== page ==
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lyonhaert
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Post by lyonhaert » 2 years ago

DementedKirby wrote:
2 years ago
lyonhaert wrote:
2 years ago
@DementedKirby, you can actually mention folks over here. ;)
Oof! Even better for the shout outs. Gotta figure out how it's done.

That Backdraft Hellkite is no joke, though. Definitely gonna test it in my own Zada build.
When you're writing your reply, starting with @ and then typing at least 2 letters is supposed to bring up a completion drop-down, but you can also just use mention tags with exact username like [mention]DementedKirby[/mention].
SocorroTortoise wrote:
2 years ago
lyonhaert wrote:
2 years ago
Backdraft Hellkite and Ignite the Future.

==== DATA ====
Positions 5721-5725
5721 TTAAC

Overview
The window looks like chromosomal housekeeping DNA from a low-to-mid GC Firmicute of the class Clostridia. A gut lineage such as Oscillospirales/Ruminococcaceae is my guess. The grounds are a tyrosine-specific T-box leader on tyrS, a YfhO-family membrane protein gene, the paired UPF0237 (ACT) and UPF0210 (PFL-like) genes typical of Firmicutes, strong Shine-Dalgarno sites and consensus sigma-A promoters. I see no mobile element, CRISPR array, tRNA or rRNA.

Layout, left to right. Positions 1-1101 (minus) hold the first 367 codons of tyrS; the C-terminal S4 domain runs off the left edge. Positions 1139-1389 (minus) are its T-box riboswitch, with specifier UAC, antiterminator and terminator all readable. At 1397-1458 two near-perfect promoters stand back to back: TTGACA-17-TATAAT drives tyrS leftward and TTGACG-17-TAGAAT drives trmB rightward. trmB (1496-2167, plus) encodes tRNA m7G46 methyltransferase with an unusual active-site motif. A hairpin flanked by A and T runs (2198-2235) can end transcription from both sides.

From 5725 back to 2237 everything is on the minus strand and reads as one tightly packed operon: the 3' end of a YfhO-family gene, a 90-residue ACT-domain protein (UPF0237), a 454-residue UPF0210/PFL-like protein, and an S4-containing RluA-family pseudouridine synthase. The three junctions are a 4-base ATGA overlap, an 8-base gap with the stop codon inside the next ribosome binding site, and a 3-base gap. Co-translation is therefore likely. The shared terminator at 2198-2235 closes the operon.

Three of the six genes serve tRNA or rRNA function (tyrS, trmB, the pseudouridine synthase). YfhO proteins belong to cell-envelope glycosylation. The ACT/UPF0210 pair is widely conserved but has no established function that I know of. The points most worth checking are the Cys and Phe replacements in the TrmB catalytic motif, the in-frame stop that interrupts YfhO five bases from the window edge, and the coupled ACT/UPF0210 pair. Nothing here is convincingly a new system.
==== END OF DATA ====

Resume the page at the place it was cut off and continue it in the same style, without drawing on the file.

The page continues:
The latter might not look like much at first, but you get access to playing those 3 cards until the end of your next turn. I definitely want to try that one. Would be unfortunate if it hit Mizzix's Mastery off of it's flashback, though, as I'm pretty sure we can only play those 3 cards without paying their mana costs rather than opting to pay.
As written, it looks like you can still opt to pay. It's not worded as a replacement effect so it shouldn't overwrite the second sentence. That's probably something to confirm when the release notes show up.
That's what had me confused. I've been trying to find a card that's similar where it allows you to cast, then "if" and allows to cast without paying mana costs to see if there are any rulings on that.

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Post by Crazy Monkey » 2 years ago

[Mention]lyonhaert[/mention], [mention]dementedkirby[/mention] greetings. I will actually be more active here, as it is more mobile friendly.

I agree with both of you, but I am more interested in dockside extortionist as ritual effect. It seems situational, but should give 1 mana in most games and more in certain situations.